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Stone leads Golden Knights to 5-2 win over Jets to even series at 1-1

The Vegas Golden Knights rediscovered their game and bounced back in a big way when they defeated the Winnipeg Jets 5-2 in Game 2 Thursday night at T-Mobile Arena.

The best-of-seven first-round series is now tied at 1-1.

That’s thanks to a team-wide effort that saw nine players find the scoresheet, five players record multi-point efforts and 16 out of 18 Vegas skaters record at least one shot one game after Vegas managed just 17 total.

It wasn’t a complete 60-minute effort, but Vegas eventually found its footing, scoring a combined five goals in the second and third periods. Mark Stone scored two goals and had three points in the third to lift Vegas to the much-needed victory and reset the series.

Connor Hellebuyck was excellent early but was unable to withstand Vegas’ unrelenting pressure in the final 40 minutes of play. He finished the game with 34 saves on 39 shots for an .872 save percentage.

Laurent Brossoit, on the other hand, played a crucial role for the Golden Knights, yielding just two goals on 33 shots for a .939 save percentage in his first career playoff win.

First period

The Golden Knights did not get off to a strong start. Vegas entered the game needing to make drastic adjustments following Game 1, but those changes were not reflected in the opening 20 minutes. In fact, it was another dominant effort by Winnipeg, as the Jets led Vegas 17-8 in shots, held a 72 percent Corsi share at 5-on-5 and scored the only goal of the frame.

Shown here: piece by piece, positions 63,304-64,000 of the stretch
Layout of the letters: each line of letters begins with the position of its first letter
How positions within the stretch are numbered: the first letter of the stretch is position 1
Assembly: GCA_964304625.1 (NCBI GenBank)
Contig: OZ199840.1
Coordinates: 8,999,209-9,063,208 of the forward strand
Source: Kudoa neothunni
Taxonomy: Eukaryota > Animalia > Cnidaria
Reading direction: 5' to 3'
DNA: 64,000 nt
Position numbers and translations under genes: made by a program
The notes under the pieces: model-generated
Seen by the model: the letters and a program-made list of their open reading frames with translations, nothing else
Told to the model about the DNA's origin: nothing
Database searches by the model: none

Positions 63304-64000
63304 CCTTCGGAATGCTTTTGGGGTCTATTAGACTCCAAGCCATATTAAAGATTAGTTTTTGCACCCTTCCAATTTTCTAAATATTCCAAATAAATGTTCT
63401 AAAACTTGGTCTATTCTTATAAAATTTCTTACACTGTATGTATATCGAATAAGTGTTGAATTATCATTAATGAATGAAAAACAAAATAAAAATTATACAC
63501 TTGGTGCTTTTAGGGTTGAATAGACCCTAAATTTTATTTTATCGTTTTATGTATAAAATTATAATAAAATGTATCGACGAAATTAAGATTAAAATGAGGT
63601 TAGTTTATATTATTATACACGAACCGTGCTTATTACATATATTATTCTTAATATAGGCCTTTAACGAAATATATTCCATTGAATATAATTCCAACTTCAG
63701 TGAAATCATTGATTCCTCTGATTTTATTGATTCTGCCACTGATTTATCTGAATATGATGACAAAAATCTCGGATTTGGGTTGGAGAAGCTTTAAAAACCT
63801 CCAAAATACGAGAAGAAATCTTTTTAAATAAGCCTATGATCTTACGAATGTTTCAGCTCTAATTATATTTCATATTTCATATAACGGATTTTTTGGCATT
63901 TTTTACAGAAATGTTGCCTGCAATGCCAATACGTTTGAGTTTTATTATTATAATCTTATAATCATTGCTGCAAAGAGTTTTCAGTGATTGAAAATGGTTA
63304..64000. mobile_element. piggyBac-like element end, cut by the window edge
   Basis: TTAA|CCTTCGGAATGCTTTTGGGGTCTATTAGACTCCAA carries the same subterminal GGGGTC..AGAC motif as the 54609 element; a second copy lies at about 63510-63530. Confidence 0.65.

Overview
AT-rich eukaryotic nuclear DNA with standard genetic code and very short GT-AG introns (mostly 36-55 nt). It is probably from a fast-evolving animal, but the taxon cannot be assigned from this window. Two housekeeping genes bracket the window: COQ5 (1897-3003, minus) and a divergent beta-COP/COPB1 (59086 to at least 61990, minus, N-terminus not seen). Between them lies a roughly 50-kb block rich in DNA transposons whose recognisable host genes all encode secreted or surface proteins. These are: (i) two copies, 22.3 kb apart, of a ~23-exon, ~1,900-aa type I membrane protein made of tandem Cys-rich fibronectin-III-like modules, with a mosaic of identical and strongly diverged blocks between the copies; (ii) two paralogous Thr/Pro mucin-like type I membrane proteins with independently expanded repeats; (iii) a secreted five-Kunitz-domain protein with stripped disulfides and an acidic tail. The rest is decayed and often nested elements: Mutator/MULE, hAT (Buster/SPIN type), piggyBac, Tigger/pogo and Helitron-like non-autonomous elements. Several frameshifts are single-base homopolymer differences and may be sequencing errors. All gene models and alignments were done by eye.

It was Adam Lowry who opened the scoring on the power play, netting his third of the series at 9:18 to give the Jets a 1-0 lead for the second time in two games.

If not for Brossoit, this game could have been out of hand early, but the Vegas netminder stepped up and stopped 16 of 17 to keep Vegas in the game.

When all was said and done, the Jets had the same number of shots in the first period as Vegas had in all of Game 1. It took Vegas more than half a period to record a single shot on goal at 5-on-5, and, once again, the Golden Knights failed to capitalize on multiple power-play opportunities.

The power play looked better, and Chandler Stephenson came exceptionally close to lighting the lamp, but he was robbed by a stellar glove save by Hellebuyck, who miraculously kept the puck from crossing the goal line.

Second period

The Golden Knights finally found their game in the middle frame, scoring two goals and taking their first lead of the series. Bruce Cassidy’s line changes seemed to cause a spark, and it was by far the team’s best period of the playoffs to that point.

First, William Karlsson scored for the second game in a row after collecting a loose puck and firing it past Hellebuyck.

The Golden Knights continued to push and eventually got rewarded as Jack Eichel deflected a point shot by Alex Pietrangelo for his first career playoff goal.

Eichel’s first postseason tally made it a 2-1 game at 10:25, giving the Golden Knights the lead for the first time through 90 minutes of hockey.

But the Jets evened things up at 2-2 when Kevin Stenlund redirected a saucer feed over the shoulder of Brossoit. With just under four minutes remaining in the period, Brayden McNabb lost his footing, which set up the odd-man rush.

However, Vegas outshot Winnipeg 19-10 and managed a 67.5 percent Corsi share at 5-on-5 to even the score at 2-2 and pull even in shots (27-27) through 40 minutes.

Third period

The Golden Knights continued to push the pace in the third period and won countless battles in the offensive zone, recording seven of the first nine shots before capitalizing.